As chemists, I think we should have a good understanding of what happens to our waste once it gets poured into the red can/glass bottle. Read the whole thing. 

C&EN: "What does the new EPA methylene chloride rule mean for academic labs?"

In this week's C&EN, a good overview and summary on the EPA's prohibitions on methylene chloride and their impact on academic groups (article by Krystal Vasquez): 

On April 30, the US Environmental Protection Agency finalized a rule that prohibits nearly all uses of methylene chloride. To the relief of many academic chemists, the EPA carved out a number of exceptions to the ban, including the solvent’s use as a laboratory chemical.

But upon closer inspection of the regulation, researchers in the US are realizing that to keep using methylene chloride in their labs, they will need to conduct baseline monitoring and implement strict workplace safety measures—all in about a year.

At the time of the writing of the article, this EPA guidance document was not available, but now it is. It's thorough and clear, as the article notes, I think the practical effect will be the creation of a lot of poorly done EH&S compliance by overworked EH&S workers, grad students and PIs and a lot of regrettable substitution (get ready for a run on 1,2-dichloroethane). Maybe this will all work out for the better, but I don't think so.

Thursday, July 11, 2024

Job posting: Program Director - Green Chemistry Initiative, Gordon and Betty Moore Foundation, Palo Alto, CA

Via C&EN Jobs: 

Gordon and Betty Moore established the foundation to create positive outcomes for future generations. Guided by this vision and the Statement of Founders' Intent, the foundation fosters path-breaking environmental conservation, scientific discovery, and preservation of the special character of the San Francisco Bay Area. We strive to make significant and durable impacts on the world.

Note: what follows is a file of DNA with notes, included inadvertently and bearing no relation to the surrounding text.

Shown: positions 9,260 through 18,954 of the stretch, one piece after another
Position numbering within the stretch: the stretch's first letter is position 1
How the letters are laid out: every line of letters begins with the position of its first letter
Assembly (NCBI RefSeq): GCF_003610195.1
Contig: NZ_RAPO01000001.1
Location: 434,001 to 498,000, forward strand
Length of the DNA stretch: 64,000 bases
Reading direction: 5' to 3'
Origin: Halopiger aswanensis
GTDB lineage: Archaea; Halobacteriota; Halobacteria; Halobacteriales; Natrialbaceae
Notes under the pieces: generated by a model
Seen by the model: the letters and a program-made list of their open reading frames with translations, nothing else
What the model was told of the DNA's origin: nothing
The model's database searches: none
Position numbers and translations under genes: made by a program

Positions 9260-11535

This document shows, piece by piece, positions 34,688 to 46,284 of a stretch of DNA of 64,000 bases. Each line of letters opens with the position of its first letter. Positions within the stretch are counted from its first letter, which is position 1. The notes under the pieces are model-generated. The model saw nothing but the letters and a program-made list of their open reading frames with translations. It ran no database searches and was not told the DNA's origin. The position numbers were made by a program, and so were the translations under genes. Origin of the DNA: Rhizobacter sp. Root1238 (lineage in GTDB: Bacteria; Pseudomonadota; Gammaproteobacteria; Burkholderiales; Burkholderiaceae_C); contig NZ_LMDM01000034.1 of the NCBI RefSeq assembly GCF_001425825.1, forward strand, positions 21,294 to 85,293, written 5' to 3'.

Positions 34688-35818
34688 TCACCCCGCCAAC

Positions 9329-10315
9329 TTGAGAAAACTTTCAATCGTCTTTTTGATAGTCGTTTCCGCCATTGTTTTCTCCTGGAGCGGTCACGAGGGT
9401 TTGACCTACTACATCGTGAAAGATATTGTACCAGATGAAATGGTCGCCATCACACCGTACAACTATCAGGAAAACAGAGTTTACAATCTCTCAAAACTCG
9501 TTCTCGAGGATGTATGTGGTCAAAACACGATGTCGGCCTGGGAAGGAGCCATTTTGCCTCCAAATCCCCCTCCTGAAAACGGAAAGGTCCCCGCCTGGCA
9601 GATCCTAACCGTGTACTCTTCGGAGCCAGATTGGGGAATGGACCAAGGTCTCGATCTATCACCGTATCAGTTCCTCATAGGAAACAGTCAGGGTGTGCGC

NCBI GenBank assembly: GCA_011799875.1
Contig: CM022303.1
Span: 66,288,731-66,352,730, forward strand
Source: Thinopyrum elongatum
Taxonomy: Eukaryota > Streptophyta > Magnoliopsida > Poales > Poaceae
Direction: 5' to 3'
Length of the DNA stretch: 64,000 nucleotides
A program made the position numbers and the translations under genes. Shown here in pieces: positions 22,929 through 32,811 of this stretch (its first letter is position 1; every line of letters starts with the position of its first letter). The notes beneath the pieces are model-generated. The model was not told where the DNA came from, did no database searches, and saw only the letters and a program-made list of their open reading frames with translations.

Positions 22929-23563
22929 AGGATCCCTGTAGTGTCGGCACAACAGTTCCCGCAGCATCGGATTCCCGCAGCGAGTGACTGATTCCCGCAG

THE OPPORTUNITY

The foundation is seeking an individual to lead the newly approved “Green Chemistry Initiative: Sustainable Molecular Transformations,” a seven-year, ~$90 million effort that seeks to transform the trajectory of selected areas of basic research in chemistry to align with the 12 Principles of Green Chemistry[1] – with the aim of creating the enabling conditions that will help scientists accelerate progress towards solving critical sustainability challenges.  The initiative was designed based on recommendations from the foundation’s science advisers and in close consultation with the green chemistry community.  It will focus on supporting research around four core questions:

  • The study of molecular reaction dynamics. How can we measure reaction pathways to visualize all reaction steps and intermediates rather than just starting and ending materials?
  • Understanding and control of electrostatic (non-covalent, or “weak force”) molecule interactions. How can electrostatic forces be used as design principles to manipulate and synthesize matter without significant energy input?
  • Measurement and reaction control in complex mixtures. How can we reliably monitor and control all phases of chemical reactions in complex mixtures?
  • Development of new toxicology measurement tools and standards. How can we a) measure toxicity at the same rate and scale as chemical instrumental analysis and b) openly share measurement data to create new standards for the field?

This position reports to the Chief of Programs.

PRIMARY RESPONSIBILITIES

  • Lead strategy refinement and implementation of the initiative by managing a small team of staff to:
  • Create a pipeline of competitive research proposals supporting investigators and teams conducting high-risk research in chemical dynamics, electrostatic/weak force interactions, and mixtures.